Friday, February 28, 2014

Screen Credit Quiz (Decade Edition 2)


Just like the last Decade Edition Quiz, each Screen Credit is from each decade (1930s 1940s1950s1960s1970s1980s1990s2000s2010s).  Just like before, I'll even tell you which is which, this should be a nice hint and narrow the choices down a bit.
   
Here's what to do: name the film by the title card and put your guesses into the comment section!

1. 1930's

2. 1940's

3. 1950's

4. 1960's

5. 1970's

6. 1980's

7. 1990's

8. 2000's

9. 2010's

Monday, February 24, 2014

Cue Bill Conti...

Oscar orchestra - 80th Academy Awards (2008)
As the Academy Awards ceremony became more than a quick banquet and more of a show, there has been a musical director.  Often an accomplished composer, the conductor of the show has often been the arranger of the musical numbers, interludes, montages and score segments heard throughout the show.

Since the first televised ceremony (25th Academy Awards in 1953), it has been the role of the music director/conductor to match the winner with the corresponding music.  In a category of 5 nominees, the musicians and conductor have all nominees out, quickly playing the winner's theme right at the announcement.

The other notable thing the conductor does is to cut the winner's speech off with that lovely sweeping music nowadays.  Just to be clear, it isn't the conductor that decides when to end a speech, but rather they are listening on headphones to the director and producer who make that call.  Naturally, the conductor gets the blame, the prime example being Julia Roberts at the 73rd Academy Awards (2001) calling out conductor Bill Conti "you're doing a great job, but you're so quick with that stick. So why don't you sit, 'cause I may never be here again" and later calling him "stick-man".

Recently, the orchestra hasn't even been in the auditorium.  Once in the orchestra pit, sometimes onstage or backstage, the Oscar orchestra for the 85th Academy Awards (2013) was actually a mile away in the Capitol Records studio.  Freeing up space in the theater, the orchestra performed live with their music syncing with audio and video feeds.  This will be same for the 86th Academy Awards (2014).  

To shine a light of the history of the musical director at the Academy Awards, here is the complete list.  And before you count: Johnny Green (10 times), and Bill Conti (19 times).  

17th Academy Awards (1945) - Franz Waxman
18th Academy Awards (1946) - Johnny Green
19th Academy Awards (1947) - Leo Forbstein
20th Academy Awards (1948) - Ray Heindorf
21st Academy Awards (1949) - Johnny Green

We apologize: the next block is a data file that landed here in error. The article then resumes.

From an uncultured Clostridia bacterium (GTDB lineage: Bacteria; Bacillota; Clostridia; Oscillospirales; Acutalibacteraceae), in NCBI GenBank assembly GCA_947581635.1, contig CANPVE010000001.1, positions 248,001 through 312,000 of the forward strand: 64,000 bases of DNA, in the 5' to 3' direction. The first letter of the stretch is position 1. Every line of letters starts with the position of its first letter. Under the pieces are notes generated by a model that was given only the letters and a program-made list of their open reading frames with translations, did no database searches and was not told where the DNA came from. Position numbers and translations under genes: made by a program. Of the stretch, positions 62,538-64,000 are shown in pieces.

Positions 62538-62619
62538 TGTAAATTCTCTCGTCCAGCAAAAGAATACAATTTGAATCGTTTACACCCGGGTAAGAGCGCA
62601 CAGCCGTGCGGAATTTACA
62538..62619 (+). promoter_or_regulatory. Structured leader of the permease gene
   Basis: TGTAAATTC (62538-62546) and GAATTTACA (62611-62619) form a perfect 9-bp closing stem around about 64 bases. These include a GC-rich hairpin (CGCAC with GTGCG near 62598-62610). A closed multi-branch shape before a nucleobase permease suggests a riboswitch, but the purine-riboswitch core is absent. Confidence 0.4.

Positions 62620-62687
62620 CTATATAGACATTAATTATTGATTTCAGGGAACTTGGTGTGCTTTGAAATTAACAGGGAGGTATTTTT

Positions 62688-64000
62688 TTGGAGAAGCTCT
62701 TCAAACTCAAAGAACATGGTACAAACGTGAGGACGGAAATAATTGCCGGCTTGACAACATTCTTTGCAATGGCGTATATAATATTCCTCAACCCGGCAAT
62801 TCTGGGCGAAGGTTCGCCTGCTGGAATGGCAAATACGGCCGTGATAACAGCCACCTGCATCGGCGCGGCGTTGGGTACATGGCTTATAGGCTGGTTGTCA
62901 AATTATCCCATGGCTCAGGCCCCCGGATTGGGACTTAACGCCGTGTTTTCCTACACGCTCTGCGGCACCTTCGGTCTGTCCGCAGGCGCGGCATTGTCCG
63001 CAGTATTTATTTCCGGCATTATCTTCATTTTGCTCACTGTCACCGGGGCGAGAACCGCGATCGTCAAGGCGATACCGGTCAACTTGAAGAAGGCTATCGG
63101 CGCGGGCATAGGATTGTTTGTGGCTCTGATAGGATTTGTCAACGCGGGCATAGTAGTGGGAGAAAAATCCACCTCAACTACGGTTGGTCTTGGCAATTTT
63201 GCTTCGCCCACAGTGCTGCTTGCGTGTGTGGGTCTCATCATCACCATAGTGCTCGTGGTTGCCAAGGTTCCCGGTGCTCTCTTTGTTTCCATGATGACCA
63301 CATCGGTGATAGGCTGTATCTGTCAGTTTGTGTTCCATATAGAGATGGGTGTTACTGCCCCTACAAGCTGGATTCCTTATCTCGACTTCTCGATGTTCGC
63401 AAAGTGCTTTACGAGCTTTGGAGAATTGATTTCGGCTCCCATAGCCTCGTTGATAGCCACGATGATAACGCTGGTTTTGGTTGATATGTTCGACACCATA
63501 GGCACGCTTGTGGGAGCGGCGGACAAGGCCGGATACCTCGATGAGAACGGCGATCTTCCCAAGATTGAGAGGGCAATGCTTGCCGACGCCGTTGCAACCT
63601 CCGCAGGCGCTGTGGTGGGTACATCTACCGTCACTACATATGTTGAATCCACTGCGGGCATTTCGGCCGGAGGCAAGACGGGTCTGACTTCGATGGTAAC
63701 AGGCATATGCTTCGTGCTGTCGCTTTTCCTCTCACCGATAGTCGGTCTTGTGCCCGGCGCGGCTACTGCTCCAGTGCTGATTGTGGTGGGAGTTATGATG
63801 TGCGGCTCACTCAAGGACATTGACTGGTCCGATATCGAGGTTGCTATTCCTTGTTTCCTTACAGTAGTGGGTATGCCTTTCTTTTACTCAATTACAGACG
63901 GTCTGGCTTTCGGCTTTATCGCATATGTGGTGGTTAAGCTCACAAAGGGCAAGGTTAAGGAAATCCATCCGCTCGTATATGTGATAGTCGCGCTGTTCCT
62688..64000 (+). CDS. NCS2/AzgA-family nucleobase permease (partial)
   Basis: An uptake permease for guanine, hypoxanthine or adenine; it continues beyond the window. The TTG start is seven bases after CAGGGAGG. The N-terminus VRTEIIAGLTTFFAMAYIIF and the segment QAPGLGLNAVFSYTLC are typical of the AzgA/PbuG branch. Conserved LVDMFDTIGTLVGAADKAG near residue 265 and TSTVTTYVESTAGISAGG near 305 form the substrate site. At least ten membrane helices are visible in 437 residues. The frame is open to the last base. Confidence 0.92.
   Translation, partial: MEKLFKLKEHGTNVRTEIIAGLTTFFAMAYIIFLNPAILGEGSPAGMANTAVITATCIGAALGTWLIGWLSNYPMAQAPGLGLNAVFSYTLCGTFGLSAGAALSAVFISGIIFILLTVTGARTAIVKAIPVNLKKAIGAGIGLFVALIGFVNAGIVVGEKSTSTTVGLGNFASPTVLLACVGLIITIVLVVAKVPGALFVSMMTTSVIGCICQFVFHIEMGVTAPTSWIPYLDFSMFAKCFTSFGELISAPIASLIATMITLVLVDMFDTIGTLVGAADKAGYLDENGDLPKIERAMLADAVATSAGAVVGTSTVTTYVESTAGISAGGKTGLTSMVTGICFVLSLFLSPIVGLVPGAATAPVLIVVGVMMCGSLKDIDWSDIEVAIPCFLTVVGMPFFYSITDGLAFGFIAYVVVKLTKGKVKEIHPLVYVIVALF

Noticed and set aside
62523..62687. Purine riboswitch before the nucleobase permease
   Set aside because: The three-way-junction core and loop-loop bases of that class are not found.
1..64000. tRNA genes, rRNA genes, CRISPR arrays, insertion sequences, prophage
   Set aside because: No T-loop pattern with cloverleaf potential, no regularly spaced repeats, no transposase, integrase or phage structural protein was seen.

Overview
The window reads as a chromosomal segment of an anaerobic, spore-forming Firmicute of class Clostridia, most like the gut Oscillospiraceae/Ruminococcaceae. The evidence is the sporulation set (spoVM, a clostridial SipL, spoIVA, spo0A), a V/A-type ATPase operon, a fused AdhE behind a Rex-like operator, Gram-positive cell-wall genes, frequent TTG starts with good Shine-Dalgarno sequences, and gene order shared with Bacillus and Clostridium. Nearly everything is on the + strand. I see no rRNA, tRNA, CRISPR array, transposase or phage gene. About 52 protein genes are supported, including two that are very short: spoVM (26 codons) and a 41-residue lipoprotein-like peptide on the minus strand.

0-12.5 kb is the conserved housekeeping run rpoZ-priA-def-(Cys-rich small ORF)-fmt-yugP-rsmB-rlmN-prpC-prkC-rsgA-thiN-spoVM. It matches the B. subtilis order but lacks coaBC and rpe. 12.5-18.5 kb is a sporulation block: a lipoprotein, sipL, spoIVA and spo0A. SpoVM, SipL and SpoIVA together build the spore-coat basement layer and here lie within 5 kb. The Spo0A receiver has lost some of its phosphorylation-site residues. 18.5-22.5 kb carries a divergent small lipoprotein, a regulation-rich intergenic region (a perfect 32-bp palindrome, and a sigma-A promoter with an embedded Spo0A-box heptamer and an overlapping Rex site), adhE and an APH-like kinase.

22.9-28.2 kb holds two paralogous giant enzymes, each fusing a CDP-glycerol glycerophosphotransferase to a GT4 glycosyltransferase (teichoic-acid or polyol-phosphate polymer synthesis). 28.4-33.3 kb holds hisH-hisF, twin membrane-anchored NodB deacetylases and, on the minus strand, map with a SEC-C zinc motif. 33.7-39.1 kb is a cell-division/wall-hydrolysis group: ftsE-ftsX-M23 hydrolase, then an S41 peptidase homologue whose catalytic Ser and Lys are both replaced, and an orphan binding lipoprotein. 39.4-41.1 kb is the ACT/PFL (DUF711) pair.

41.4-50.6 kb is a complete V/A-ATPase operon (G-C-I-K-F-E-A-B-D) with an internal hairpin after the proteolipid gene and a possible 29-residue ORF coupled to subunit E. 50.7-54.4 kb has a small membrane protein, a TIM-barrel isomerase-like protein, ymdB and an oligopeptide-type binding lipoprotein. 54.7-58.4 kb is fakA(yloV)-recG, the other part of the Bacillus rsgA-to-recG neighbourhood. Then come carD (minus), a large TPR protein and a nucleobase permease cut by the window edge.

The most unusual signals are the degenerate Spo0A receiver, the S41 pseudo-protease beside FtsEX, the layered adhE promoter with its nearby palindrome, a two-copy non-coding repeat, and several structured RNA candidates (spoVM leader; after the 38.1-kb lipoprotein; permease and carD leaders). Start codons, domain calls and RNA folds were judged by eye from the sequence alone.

22nd Academy Awards (1950) - Robert Emmett Dolan
23rd Academy Awards (1951) - Alfred Newman
24th Academy Awards (1952) - Johnny Green
25th Academy Awards (1953) - Adolph Deutsch
26th Academy Awards (1954) - André Previn
27th Academy Awards (1955) - David Rose
28th Academy Awards (1956) - André Previn
29th Academy Awards (1957) - Johnny Green
30th Academy Awards (1958) - Alfred Newman
31st Academy Awards (1959) - Alfred Newman
32nd Academy Awards (1960) - André Previn
33rd Academy Awards (1961) - André Previn
34th Academy Awards (1962) - Johnny Green
35th Academy Awards (1963) - Alfred Newman
36th Academy Awards (1964) - Johnny Green
37th Academy Awards (1965) - Johnny Green
38th Academy Awards (1966) - Johnny Green
39th Academy Awards (1967) - Johnny Green
40th Academy Awards (1968) - Elmer Bernstein
41st Academy Awards (1969) - Henry Mancini
42nd Academy Awards (1970) - Elmer Bernstein
43rd Academy Awards (1971) - Quincy Jones
44th Academy Awards (1972) - Henry Mancini
45th Academy Awards (1973) - John Williams
46th Academy Awards (1974) - Henry Mancini
47th Academy Awards (1975) - Johnny Green
48th Academy Awards (1976) - John Williams
49th Academy Awards (1977) - Bill Conti
50th Academy Awards (1978) - Nelson Riddle
51st Academy Awards (1979) - Jack Elliot, Allyn Ferguson
52nd Academy Awards (1980) - Henry Mancini
53rd Academy Awards (1981) - Henry Mancini
54th Academy Awards (1982) - Bill Conti
55th Academy Awards (1983) - Bill Conti
56th Academy Awards (1984) - Ian Frasier
57th Academy Awards (1985) - Bill Conti
58th Academy Awards (1986) - Lionel Newman
59th Academy Awards (1987) - Lionel Newman
60th Academy Awards (1988) - Bill Conti
61st Academy Awards (1989) - Marvin Hamlisch
62nd Academy Awards (1990) - Bill Conti
63rd Academy Awards (1991) - Bill Conti
64th Academy Awards (1992) - Bill Conti
65th Academy Awards (1993) - Bill Conti
66th Academy Awards (1994) - Bill Conti
67th Academy Awards (1995) - Bill Conti
68th Academy Awards (1996) - Tom Scott
69th Academy Awards (1997) - Bill Conti
70th Academy Awards (1998) - Bill Conti
71st Academy Awards (1999) - Bill Conti
72nd Academy Awards (2000) - Burt Bacharach
73rd Academy Awards (2001) - Bill Conti
74th Academy Awards (2002) - John Williams
75th Academy Awards (2003) - Bill Conti
76th Academy Awards (2004) - Marc Shaiman
77th Academy Awards (2005) - Bill Conti
78th Academy Awards (2006) - Bill Conti
79th Academy Awards (2007) - William Ross